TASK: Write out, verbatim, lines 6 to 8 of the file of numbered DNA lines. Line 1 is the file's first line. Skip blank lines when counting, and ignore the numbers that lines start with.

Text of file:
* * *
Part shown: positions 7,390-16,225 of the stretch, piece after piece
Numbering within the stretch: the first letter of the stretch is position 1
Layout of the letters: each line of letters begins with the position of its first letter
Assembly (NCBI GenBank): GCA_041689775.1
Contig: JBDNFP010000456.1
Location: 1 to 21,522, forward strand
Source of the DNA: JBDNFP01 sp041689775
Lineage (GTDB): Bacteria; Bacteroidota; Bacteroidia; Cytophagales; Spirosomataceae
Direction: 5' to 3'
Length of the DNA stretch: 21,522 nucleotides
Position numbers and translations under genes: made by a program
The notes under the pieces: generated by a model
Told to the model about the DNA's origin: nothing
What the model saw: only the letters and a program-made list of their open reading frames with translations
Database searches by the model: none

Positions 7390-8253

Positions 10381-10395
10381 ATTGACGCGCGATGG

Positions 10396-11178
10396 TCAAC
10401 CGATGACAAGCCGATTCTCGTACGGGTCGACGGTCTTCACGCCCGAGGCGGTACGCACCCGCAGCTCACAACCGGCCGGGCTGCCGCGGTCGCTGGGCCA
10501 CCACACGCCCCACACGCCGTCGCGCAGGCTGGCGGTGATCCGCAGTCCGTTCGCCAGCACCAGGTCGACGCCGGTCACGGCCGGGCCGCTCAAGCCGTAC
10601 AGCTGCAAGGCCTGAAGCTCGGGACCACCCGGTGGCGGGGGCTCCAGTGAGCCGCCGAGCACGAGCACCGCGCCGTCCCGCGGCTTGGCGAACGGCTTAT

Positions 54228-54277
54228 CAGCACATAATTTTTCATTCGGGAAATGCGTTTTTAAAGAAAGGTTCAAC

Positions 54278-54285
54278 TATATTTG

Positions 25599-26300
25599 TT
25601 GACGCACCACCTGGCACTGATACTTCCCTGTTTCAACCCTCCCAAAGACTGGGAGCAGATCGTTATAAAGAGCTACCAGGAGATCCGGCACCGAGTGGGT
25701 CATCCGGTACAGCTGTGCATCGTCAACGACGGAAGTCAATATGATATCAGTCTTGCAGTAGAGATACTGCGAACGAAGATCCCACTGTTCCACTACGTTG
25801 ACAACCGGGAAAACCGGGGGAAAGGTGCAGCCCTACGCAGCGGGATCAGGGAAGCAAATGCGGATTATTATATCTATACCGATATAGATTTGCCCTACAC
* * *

Location: 1 to 21,522, forward strand
Source of the DNA: JBDNFP01 sp041689775
Lineage (GTDB): Bacteria; Bacteroidota; Bacteroidia; Cytophagales; Spirosomataceae